Chan and Comiso (GRL, 2011) noted that certain types of geometrically thin, low- level clouds that are apparent in the MODIS image could not be detected by CloudSat and CALIOP, due to the coarse vertical resolution and the low-level ground clutter contamination for the CPR, and the limited sensitivity of CALIOP to the clouds’ geometrically thin nature and surface proximity.
Submitted to JGR Absolute frequency of cloud phase (horizontally integrated) as seen by the DARDAR-MASK. Note that this is ALL cloud, not just cloud-top.
Conclusion reached from climatology study of the low-altitude clouds over the SO using DARDAR-MASK: (1) The bulk of the cloud mass over the SO may be at heights less than 1 km, which is problematic for the observations due to the physical limitation of the CPR and the common extinction of CALIOP. (2) While all the products have shown ample evidences of the extensive existence of SLW over the SO for the low-altitude clouds, the DARDAR-MASK finds more ICE and MIXED PHASE at cloud-top than either CALIPSO or MODIS. This is likely to be a consequence of various assumptions made when the temperature is between freezing and -20° C. (3) Challenges remain when considering the geometrically thin clouds near the surface that are apparent to MODIS but could possibly be missed by both the CPR and CALIOP. (4) The non-negligible observation of aerosol over the SO recorded by DARDAR-MASK is likely to be sea spray. What is the boundary between sea spray and clouds?
Figure 1. From Yongxiang Hu’s seminar on CALIPSO observations at the Bureau of Meteorology in 2011. The slide was labeled ‘vertical distribution of aerosol optical depth.’ This is for April 2008 only. The top panel is CALIPSO observations, the bottom is from a GEOS-5/GOCART simulation.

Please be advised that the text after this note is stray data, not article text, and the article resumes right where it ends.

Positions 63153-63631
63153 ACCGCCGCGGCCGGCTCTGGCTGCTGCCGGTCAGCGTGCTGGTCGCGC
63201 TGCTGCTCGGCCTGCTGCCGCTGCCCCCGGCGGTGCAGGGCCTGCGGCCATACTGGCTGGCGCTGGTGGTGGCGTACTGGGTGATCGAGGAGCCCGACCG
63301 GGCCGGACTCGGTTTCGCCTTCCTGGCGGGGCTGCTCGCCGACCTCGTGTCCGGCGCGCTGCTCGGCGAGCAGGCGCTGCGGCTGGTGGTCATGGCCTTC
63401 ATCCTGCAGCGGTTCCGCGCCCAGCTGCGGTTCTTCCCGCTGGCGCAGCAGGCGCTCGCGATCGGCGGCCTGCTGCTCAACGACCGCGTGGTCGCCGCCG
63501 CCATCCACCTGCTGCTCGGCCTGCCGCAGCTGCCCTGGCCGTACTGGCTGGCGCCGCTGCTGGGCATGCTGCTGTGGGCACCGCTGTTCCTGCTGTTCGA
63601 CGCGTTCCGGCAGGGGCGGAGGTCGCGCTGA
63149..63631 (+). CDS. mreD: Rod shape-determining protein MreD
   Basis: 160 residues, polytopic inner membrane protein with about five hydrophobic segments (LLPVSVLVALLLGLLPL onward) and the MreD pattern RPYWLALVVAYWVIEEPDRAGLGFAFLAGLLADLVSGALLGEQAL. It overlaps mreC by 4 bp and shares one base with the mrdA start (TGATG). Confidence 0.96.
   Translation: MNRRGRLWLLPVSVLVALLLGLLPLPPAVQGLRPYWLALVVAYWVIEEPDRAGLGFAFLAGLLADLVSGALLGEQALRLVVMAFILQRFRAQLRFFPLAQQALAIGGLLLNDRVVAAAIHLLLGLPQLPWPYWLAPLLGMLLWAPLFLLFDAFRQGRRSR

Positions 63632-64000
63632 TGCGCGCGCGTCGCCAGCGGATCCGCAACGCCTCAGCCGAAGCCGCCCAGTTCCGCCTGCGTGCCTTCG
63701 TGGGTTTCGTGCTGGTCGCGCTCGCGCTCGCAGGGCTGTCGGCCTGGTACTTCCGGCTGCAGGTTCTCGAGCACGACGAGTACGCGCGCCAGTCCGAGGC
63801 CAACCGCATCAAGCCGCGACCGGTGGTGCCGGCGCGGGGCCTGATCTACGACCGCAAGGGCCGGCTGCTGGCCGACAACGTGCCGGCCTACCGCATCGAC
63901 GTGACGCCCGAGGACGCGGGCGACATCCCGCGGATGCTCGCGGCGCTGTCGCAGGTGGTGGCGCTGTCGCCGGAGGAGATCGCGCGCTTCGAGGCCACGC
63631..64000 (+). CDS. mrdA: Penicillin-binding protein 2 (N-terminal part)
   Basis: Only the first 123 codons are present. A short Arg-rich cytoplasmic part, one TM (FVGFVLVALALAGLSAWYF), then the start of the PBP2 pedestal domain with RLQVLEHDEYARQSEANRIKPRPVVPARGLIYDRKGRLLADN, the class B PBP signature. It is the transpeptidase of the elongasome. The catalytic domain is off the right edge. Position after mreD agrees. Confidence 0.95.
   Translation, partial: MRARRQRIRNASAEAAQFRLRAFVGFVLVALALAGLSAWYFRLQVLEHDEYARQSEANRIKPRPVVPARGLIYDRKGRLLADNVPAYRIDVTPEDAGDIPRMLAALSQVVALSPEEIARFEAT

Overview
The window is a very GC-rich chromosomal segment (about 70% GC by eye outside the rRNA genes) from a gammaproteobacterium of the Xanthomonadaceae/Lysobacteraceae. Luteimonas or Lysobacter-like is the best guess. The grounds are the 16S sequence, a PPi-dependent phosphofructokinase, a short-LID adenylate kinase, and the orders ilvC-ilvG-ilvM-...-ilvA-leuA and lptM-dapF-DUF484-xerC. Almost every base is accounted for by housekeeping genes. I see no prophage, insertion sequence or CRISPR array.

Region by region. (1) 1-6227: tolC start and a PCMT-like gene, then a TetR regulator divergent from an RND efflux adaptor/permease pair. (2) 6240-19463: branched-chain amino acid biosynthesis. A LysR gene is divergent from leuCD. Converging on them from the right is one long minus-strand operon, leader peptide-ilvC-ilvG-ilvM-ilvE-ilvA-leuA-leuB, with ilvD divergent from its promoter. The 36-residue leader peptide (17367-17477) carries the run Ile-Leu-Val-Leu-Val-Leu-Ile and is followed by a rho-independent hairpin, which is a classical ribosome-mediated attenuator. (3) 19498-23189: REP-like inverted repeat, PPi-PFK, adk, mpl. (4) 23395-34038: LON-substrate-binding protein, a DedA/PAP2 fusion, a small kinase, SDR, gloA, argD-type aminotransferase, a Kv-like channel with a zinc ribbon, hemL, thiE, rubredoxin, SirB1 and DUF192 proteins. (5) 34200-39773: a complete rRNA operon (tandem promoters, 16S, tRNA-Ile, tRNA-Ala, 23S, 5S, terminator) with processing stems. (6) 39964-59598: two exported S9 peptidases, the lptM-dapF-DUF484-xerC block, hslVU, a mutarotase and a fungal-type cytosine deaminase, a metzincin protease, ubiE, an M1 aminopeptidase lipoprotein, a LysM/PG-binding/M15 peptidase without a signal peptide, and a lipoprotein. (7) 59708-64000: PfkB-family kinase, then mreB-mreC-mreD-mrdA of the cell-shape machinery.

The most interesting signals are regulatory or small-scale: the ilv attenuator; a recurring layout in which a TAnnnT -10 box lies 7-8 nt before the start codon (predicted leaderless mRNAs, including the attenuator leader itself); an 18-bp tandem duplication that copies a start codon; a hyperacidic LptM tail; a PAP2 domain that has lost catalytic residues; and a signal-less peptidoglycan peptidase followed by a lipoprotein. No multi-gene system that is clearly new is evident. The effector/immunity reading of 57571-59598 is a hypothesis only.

Influence of sea-salt on aerosol radiative properties in the Southern Ocean marine boundary layer D. M. Murphy et al. Science 1998 Here we present direct observational evidence from a remote Southern Ocean region that almost all aerosols larger than 0.13mm in the marine boundary layer contained sea-salt. These sea-salt aerosols had important radiative effects: they were responsible for the majority of aerosol-scattered light, and comprised a significant fraction of the inferred cloud nuclei. There has been considerable debate about the relative importance of sea- salt and sulphate from non-sea-salt sources in determining aerosol radiative effects in the marine boundary layer. In the marine boundary layer, the most numerous aerosols are volatile sulphate particles smaller than about 0.08 mm and most of the aerosol mass is in a few sea-salt particles larger than 1 mm. Yet intermediate-size aerosols between about 0.08 and 1 mm diameter are the most relevant to the radiative forcing of climate because they efficiently scatter solar radiation and also serve as cloud nuclei. Indeed, Charlson et al. hypothesized that oceanic production of sulphate aerosols from the oxidation of dimethyl sulphide could be a powerful feedback in the climate system. It is generally assumed that marine aerosols smaller than about 1mm are non-sea-salt sulphate, but a recent review cites indirect evidence that many aerosols in the sub- micrometre range contain at least some sea-salt4,5. Here we present direct observational evidence from a remote Southern Ocean region that almost all aerosols larger than 0.13mm in the marine boundary layer contained sea-salt. These sea-salt aerosols had important radiative effects: they were responsible for the majority of aerosol-scattered light, and comprised a significant fraction of the inferred cloud nuclei.
Can we distinguish between sea spray and boundary layer clouds? Is there a direct correlation between winds/waves/sea spray and boundary layer clouds? Is what are the physical processes in moving from sea spray and clouds (or vice versa)? Is it different for warm air advection than cold air advection?